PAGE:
Source: Chicago Tribune, January 6, 2002
In 1966, medical researchers at the University of Texas put 20-year-old male volunteers to bed for three weeks and measured the resulting decrease in their physical work capacity, (aerobic power). The men regained their normal function quickly once the study was completed. Then, over the next thirty years, the doctors tracked these men to measure the decline of aerobic capacity that occurred with normal aging in the absence of regular exercise. They found that the three weeks of bedrest (when the men were younger) had actually decreased aerobic capacity more than did the subsequent thirty years of aging.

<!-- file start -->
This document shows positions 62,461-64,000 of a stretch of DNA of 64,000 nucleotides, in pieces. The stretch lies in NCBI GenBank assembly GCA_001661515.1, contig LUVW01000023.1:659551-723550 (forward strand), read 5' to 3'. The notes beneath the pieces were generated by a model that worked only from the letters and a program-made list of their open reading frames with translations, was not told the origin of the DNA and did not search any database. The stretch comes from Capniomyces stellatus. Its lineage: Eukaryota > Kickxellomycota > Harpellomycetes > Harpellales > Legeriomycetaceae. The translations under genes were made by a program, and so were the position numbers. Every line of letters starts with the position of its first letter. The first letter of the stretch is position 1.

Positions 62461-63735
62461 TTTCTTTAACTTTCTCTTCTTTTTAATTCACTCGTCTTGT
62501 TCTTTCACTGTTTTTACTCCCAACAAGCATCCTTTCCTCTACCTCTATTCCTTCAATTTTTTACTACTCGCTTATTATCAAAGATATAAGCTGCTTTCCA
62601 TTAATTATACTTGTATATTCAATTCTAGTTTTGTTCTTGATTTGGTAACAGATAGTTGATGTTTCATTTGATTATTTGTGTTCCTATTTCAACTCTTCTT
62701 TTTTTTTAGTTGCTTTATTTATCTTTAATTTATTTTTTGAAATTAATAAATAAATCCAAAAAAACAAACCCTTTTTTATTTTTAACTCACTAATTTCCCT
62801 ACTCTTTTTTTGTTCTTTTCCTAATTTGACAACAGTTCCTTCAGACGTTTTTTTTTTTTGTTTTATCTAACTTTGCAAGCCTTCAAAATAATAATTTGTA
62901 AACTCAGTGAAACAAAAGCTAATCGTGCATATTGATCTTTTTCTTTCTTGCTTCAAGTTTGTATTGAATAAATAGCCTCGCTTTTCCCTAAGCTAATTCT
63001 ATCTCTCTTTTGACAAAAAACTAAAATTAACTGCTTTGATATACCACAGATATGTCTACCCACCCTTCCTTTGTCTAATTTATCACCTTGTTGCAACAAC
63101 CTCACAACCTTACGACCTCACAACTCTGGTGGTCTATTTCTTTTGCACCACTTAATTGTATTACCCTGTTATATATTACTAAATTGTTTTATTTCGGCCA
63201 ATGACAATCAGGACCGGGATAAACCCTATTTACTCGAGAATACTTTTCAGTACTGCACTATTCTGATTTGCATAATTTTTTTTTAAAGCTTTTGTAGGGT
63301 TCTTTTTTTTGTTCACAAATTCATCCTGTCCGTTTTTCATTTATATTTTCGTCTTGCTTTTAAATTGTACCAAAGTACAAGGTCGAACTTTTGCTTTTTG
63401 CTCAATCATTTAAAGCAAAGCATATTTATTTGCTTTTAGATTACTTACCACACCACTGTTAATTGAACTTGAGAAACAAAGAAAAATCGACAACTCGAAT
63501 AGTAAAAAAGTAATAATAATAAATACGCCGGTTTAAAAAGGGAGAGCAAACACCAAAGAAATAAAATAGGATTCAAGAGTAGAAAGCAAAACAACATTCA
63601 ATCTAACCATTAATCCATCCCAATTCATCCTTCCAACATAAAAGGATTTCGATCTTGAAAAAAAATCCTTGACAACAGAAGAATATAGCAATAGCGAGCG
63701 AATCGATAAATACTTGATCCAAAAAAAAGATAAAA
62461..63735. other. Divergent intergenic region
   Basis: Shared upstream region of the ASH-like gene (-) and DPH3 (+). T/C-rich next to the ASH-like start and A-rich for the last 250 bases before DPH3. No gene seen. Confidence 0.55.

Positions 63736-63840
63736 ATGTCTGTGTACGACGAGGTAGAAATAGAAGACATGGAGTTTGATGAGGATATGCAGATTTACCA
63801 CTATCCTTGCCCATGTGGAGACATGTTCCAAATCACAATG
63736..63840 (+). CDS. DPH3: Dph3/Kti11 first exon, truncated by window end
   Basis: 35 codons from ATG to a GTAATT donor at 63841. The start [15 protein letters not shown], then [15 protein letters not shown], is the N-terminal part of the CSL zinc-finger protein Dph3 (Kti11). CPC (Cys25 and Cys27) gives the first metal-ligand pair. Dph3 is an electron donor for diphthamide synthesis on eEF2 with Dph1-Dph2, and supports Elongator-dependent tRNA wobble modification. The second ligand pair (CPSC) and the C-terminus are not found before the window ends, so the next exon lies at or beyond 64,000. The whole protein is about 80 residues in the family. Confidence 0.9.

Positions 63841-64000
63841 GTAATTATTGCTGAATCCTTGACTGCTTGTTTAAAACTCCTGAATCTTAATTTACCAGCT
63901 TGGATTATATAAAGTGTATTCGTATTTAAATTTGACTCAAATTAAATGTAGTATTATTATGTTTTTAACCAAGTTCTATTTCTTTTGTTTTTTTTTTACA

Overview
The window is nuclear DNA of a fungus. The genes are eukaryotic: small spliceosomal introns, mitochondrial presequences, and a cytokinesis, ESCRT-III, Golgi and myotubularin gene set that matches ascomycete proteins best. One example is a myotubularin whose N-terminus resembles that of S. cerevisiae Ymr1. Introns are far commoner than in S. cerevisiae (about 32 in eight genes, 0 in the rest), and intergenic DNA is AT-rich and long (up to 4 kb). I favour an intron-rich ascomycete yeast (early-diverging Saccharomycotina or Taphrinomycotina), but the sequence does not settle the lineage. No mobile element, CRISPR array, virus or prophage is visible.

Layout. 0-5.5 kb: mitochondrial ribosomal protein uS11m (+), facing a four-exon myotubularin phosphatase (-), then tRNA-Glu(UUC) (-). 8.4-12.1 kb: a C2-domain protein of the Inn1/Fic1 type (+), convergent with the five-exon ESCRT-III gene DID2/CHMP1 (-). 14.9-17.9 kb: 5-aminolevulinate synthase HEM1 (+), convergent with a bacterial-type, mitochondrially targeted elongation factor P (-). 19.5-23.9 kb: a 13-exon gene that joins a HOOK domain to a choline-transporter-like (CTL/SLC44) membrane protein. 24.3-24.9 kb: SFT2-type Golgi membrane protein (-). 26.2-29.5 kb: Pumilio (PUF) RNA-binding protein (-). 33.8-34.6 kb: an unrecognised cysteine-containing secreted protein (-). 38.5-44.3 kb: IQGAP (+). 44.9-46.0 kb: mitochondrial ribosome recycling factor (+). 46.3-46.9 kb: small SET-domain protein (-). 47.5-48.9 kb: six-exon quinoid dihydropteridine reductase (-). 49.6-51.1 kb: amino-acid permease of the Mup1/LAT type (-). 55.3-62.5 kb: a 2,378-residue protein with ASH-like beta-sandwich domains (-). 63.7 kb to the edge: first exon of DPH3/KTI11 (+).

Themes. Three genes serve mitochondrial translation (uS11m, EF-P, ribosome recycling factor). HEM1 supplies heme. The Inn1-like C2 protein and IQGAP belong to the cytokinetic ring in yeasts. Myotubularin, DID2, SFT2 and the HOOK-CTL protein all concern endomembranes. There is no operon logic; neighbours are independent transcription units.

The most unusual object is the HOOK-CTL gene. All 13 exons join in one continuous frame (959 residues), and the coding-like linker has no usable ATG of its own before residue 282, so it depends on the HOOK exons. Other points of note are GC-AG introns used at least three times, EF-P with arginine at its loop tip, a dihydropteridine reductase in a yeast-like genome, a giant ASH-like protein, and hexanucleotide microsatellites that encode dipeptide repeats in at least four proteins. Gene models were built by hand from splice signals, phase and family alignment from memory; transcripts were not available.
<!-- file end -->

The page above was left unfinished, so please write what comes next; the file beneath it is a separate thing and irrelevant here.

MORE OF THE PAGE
To complete their research, the doctors then had the 50-year-old men undergo a six-month endurance-exercise program of walking, cycling, or jogging. At the end of the six months, the exercise program had reversed one hundred percent of the age-related decline in aerobic power. Earlier this month, one of the researchers, Dr. Benjamin D. Levine of the University of Texas Southwestern Medical Center, offered good news: "The studies indicate that middle-age men can actually reverse many of the negative results of non-exercise, even after being physically inactive for a long time".
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